April is Financial Literacy Month, and our goal is to help you raise your money IQ. In this series, we'll tackle key economic concepts -- ones that affect your everyday finances and investments -- to help you make smarter choices with every dollar decision you face.
Today's term: compound interest.
The concept of interest is familiar to most of us. We know that with many bank accounts, for example, we earn some interest -- though it's rather paltry these days.
But there are several kinds of interest that are calculated and represented quite differently than simple interest. Compound interest is -- pardon the pun -- one of the more interesting ones.
First, let's start with simple interest. Here's how it works: Let's say that you've parked $1,000 in an account somewhere, earning 10 percent per year in simple interest. In year one, you'll collect $100, bringing your total to $1,100. Great, eh? In year two, you get... $100. That brings your total to $1,200. In year three, you're at $1,300. You're probably catching on to the idea by now. You keep earning that interest rate off your initial principal.
Small numbers become big numbers
Enter compound interest, which is far more exciting.
Start again with $1,000 and factor in an annual 10 percent compound interest rate. In year one, you get $100, for a total of $1,100. In year two, though, you collect that 10 percent not only on your original principal amount, but also on the interest you've already earned – on the whole $1,100. So you earn $110, instead of the $100 that simple interest gave you, bringing your total to $1,210. In year three, you collect $121 instead of $100, for a total of $1,331 instead of $1,300. In year four, you earn $133, bringing your total to $1,464 instead of the $1,400 you'd have earning simple interest.
The key thing to observe in this example is that not only is your overall total investment growing from year to year, but the amount by which it's growing is also increasing.
Now check out how powerful that 10 percent compound interest rate is over time, because when you combine compounding with years, the magic really happens:
$1,000 grows at 10% annually over...
Compound interest in your life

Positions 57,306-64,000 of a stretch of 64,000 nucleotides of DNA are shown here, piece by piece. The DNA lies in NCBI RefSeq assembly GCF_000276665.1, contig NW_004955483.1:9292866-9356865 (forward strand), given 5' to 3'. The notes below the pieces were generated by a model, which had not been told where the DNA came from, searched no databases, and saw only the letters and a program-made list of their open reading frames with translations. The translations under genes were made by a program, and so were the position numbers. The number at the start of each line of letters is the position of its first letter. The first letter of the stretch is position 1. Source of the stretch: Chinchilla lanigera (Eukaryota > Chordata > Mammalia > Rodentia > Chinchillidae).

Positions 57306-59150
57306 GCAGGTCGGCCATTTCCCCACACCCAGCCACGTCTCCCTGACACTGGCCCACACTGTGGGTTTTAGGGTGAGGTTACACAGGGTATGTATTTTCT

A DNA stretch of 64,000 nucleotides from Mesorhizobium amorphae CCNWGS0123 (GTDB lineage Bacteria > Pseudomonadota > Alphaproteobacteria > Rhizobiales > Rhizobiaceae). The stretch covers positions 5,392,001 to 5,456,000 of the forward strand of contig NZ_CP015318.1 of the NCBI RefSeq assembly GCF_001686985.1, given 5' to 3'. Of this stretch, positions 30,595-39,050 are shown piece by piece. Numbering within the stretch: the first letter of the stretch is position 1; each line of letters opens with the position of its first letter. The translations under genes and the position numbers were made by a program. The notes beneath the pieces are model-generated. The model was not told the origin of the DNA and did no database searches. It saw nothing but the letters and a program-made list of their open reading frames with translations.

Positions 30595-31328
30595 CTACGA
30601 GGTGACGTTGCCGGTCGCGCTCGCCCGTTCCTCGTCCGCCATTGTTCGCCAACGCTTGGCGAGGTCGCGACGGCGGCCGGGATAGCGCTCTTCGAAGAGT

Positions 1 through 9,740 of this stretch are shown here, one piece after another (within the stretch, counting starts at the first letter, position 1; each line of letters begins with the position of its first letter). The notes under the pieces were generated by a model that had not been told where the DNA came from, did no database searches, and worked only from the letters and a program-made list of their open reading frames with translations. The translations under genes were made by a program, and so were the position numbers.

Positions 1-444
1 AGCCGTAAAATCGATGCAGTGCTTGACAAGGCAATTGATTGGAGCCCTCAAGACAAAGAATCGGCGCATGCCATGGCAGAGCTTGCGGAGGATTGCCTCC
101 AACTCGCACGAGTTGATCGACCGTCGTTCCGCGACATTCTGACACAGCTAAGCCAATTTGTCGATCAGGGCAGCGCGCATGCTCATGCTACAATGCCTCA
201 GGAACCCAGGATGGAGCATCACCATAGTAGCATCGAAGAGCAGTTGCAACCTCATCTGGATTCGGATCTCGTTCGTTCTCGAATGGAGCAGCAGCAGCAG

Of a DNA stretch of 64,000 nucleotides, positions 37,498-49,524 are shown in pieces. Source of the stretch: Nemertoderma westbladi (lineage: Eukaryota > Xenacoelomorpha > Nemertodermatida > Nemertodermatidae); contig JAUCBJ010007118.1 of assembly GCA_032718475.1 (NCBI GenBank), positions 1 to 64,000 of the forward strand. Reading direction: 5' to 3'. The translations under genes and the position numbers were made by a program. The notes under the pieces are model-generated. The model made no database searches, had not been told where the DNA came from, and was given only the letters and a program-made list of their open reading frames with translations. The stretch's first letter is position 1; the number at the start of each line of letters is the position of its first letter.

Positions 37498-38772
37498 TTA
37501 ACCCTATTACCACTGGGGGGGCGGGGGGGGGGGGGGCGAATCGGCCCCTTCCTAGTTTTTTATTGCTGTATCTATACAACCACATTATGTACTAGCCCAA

That kind of growth may seem magical, but it's not magic -- it's just math.
You don't need to wait around for an every-so-many-years environment of steep interest rates, either. If you invest in stocks or some other appreciating asset, your investment can compound over time even if it does not deliver the same return every single year. In that case, you'll be looking at an average rate of growth over time.
Over many decades, for example, the U.S. stock market has grown by an annual average of about 10 percent. Some periods it may average as little as 5 percent, and in others as much as 12 percent, but over long periods, it has generally grown.
There are other examples of compounding having a positive long-term effect. Knowledge, for example, builds on itself. The more you learn, the more you can learn. Once you understand some basics of biology, or French, or politics, you will be able to learn and understand more.
Of course there is a darker side of compounding, where ill effects compound. Epidemics are one example: Each infected person can infect more people, who can then infect even more people. Another dark side is the way your credit card debt can spiral out of control with hefty interest charges applied to an ever-growing balance due.
Focus on the positive, though, and put compounding to work for you in the best ways. Let it contribute to a comfortable retirement, for example. For that, you just need a solid expected growth rate and enough time.
Learning about some simple economic concepts can make you a better financial thinker and decision maker.
More money terms:
See all money terms to know.